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The **Circular Motion** physics calculator provides equations related to the basic mechanics of circular motion. Circular motion, rotational velocity and acceleration, and angular frequency has applicability to many fundamental physical phenomena. The formulas include:

- Centripetal Acceleration as a function of tangential velocity and radius,CLICK HERE.
- Angular Frequency as a function of orbital period,.
- Speed of Circular Motion as a function of orbital period and radius,CLICK HERE.
- Radial Acceleration as a function of orbital period and radius,CLICK HERE.
- Acceleration in non-uniform Circular Motion,CLICK HERE.

Uniform circular motion is defined by a particle or point moving at a constant speed around a circular path.

It is useful to decompose the components of velocity and acceleration into a component tangent to the circular path and perpendicular to the circular path. There is no tangential acceleration if the speed of the circular motion is constant. There is, however, a radial acceleration, `a_"rad"`,inward and therefore perpendicular to the circular path. This radial component of acceleration changes the direction of the velocity vector, `vecv`, but not the speed of the point or particle.

It an be shown from the ration of the similar sides of the triangles represented in Figure 1 that:

`|Deltavecv| / v_1 = (Deltas)/R`. And from this directly: `|Deltavecv| = v_1 /R * Deltas`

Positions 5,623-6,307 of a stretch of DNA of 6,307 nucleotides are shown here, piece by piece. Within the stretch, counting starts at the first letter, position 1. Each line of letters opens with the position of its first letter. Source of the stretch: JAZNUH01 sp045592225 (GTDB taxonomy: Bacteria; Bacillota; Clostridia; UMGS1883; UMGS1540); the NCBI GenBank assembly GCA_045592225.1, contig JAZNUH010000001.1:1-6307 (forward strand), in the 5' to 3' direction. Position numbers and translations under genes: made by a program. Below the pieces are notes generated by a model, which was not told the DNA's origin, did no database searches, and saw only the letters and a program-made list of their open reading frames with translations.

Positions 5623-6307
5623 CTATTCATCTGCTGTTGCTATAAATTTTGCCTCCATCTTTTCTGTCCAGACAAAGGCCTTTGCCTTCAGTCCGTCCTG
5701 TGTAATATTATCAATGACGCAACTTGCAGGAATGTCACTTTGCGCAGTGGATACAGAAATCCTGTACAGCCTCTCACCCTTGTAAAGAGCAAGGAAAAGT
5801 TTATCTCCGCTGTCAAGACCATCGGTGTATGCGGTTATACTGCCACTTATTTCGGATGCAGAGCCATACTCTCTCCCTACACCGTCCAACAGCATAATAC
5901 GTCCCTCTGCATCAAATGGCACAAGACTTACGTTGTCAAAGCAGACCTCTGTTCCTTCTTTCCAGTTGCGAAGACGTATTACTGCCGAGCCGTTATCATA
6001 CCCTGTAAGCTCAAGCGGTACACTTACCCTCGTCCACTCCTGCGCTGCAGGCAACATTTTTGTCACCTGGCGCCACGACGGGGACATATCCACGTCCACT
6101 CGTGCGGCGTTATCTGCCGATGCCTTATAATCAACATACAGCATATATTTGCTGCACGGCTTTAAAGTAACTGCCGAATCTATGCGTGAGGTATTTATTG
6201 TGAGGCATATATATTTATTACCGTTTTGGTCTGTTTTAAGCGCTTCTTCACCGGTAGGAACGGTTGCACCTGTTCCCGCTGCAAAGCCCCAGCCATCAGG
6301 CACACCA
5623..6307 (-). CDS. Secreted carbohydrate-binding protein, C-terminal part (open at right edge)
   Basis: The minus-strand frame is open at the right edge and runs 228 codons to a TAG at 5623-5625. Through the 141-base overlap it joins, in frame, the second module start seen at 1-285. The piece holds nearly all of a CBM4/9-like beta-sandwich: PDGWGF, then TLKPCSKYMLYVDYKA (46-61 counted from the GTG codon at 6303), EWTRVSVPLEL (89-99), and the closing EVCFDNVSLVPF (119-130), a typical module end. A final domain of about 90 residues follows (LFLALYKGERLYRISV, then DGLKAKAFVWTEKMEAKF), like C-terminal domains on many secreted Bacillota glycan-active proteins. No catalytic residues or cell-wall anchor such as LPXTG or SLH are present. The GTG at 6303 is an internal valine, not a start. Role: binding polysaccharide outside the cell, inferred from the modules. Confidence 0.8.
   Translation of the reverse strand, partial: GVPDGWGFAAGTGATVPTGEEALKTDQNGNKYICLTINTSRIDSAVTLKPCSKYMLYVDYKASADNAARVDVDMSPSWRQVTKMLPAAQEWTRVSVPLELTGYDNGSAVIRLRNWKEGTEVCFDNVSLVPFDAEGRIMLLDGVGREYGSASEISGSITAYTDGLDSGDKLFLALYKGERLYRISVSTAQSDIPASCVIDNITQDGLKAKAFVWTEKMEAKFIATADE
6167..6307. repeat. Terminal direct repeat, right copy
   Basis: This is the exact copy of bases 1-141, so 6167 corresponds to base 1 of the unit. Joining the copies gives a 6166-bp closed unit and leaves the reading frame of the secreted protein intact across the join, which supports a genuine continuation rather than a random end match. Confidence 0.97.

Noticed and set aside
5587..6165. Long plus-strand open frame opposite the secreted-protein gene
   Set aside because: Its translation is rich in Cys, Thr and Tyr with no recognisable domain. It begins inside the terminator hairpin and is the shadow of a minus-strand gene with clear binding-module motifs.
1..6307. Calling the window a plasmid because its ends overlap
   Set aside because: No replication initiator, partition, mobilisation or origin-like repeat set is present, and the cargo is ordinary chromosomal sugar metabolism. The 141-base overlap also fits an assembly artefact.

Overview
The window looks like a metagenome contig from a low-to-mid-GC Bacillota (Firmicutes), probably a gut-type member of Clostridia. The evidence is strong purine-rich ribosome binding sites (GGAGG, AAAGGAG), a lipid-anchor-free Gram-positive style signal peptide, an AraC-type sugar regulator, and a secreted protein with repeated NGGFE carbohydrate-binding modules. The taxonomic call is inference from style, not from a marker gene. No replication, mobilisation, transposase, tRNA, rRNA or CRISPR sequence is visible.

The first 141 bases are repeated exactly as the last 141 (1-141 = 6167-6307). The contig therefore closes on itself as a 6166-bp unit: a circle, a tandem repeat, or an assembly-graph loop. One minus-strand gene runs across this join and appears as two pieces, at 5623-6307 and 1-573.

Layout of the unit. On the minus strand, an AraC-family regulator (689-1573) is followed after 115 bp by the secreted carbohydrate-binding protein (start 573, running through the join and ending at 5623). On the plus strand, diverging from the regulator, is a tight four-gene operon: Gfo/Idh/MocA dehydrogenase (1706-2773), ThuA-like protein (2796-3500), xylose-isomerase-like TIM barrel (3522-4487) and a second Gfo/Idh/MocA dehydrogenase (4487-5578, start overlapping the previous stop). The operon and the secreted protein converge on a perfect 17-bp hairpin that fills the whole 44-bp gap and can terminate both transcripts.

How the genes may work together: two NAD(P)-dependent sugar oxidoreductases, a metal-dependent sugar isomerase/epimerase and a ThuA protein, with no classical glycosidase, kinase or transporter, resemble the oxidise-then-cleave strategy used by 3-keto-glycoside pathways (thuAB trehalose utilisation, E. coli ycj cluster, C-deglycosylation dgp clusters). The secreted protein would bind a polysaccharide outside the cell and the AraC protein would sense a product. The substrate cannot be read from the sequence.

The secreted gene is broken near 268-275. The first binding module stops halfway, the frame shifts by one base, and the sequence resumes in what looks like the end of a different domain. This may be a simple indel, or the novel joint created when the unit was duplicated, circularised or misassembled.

`|Deltavecv| /(Deltat) = v_1 /R * (Deltas)/(Deltat) = a_"avg"`

As the points get closer together and `Deltas` gets smaller and smaller, we get the magnitude of the instantaneous acceleration:

`a = lim_(t->0) [v_1/R (Deltas)/(Deltat)] = v_1/R * lim_(t->0) (Deltas)/(Deltat) = v_1/R * v_1`

`a_"rad" = v^2/R` ^{1} [ **See the calculator button labeled ****Centripetal Acceleration** ]

Since the circumference of circular path is **circumference =** `2*pi*R`, we can divide this distance by the time it takes to travel around the circumference. The time it takes to travel once around the circumference is the rotational period, **T**. So, the speed of the point moving in a circular motion is:

`v = (2*pi*R) /T` ^{2} [ **See the calculator button labeled ****Speed of Circular Motion** ]

and since the rotational frequency is related to the velocity and the radius as follows:

`omega = v/R = (2*pi*R) /(T *R) = (2*pi) /T` [ **See the calculator button labeled ****Angular Frequency from Period** ]

Substituting the expression for **v** into the equation for acceleration, `a_"rad" = v^2/R`, we get:

`a_"rad" = ((2*pi*R) /T)^2/R = (4 * pi^2*R)/T^2` ^{3} [ **See the calculator button labeled ****Radial Acceleration (R,T)** ]

For non-uniform circular motion, the tangential acceleration is not zero, as it was for uniform circular motion, so:

`a_"tan" = (d|vecv|) /dt` ^{4}

So, the acceleration vector for non-uniform circular motion is:

`veca = |(dvecv)/ dt| = sqrt(a_"rad"^2 + a_"tan"^2)` [ **See calculator button labeled ****Acceleration - Non-uniform Circular Motion** ]

- Physics: Motion and Acceleration
- Physics: Projectile Motion
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- Vector (3D): three dimensional vector equations.
- Max Turning Velocity on a Banked Curve
- Max Turning Velocity on a Flat Curve
- Centripetal Acceleration

- ^ Young, Hugh and Freeman, Roger. University Physics With Modern Physics. Addison-Wesley, 2008. 12th Edition, (ISBN-13: 978-0321500625 ISBN-10: 0321500628 ) Pg 88, eq 3.28
- ^ Young, Hugh and Freeman, Roger. University Physics With Modern Physics. Addison-Wesley, 2008. 12th Edition, (ISBN-13: 978-0321500625 ISBN-10: 0321500628 ) Pg 89, eq 3.29
- ^ Young, Hugh and Freeman, Roger. University Physics With Modern Physics. Addison-Wesley, 2008. 12th Edition, (ISBN-13: 978-0321500625 ISBN-10: 0321500628 ) Pg 89, eq 3.30
- ^ Young, Hugh and Freeman, Roger. University Physics With Modern Physics. Addison-Wesley, 2008. 12th Edition, (ISBN-13: 978-0321500625 ISBN-10: 0321500628 ) Pg 90, eq 3.31